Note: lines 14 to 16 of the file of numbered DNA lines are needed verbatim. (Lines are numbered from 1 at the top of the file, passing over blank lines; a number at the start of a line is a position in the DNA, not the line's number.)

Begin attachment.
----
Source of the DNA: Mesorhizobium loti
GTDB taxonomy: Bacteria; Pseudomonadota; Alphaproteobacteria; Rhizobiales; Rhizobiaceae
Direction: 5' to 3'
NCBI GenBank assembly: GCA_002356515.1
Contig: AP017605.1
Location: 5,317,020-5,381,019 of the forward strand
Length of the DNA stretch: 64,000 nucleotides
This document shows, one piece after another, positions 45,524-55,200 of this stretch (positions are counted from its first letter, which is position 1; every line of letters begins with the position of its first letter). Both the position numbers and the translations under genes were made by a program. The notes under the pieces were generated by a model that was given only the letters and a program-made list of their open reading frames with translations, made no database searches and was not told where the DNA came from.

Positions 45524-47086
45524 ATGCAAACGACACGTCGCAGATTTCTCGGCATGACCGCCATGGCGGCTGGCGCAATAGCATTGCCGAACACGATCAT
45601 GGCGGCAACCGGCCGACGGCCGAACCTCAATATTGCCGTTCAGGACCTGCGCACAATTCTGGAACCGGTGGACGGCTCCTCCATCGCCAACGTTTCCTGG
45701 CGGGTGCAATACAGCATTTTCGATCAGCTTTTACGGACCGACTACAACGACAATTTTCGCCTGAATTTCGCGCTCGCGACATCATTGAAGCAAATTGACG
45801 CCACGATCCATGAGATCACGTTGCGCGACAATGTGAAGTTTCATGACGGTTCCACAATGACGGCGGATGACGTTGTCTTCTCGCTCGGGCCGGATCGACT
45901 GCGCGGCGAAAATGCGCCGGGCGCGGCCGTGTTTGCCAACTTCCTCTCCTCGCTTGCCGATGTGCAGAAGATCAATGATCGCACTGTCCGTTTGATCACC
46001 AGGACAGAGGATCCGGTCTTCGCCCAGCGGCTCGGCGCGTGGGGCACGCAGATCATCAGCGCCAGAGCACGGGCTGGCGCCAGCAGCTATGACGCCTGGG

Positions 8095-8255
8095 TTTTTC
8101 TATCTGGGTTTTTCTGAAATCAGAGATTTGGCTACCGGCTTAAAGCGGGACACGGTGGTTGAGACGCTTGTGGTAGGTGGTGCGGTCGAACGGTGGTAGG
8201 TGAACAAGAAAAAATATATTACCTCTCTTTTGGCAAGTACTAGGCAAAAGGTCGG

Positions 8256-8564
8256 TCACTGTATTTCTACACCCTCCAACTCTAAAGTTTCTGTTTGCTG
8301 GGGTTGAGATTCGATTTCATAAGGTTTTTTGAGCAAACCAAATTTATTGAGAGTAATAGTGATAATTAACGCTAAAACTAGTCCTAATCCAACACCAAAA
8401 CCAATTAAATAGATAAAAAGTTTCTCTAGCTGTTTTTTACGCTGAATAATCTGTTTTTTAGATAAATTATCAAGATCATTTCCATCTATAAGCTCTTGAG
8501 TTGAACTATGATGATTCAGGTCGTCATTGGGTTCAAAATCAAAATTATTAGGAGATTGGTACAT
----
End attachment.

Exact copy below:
45901 GCGCGGCGAAAATGCGCCGGGCGCGGCCGTGTTTGCCAACTTCCTCTCCTCGCTTGCCGATGTGCAGAAGATCAATGATCGCACTGTCCGTTTGATCACC
46001 AGGACAGAGGATCCGGTCTTCGCCCAGCGGCTCGGCGCGTGGGGCACGCAGATCATCAGCGCCAGAGCACGGGCTGGCGCCAGCAGCTATGACGCCTGGG

Positions 8095-8255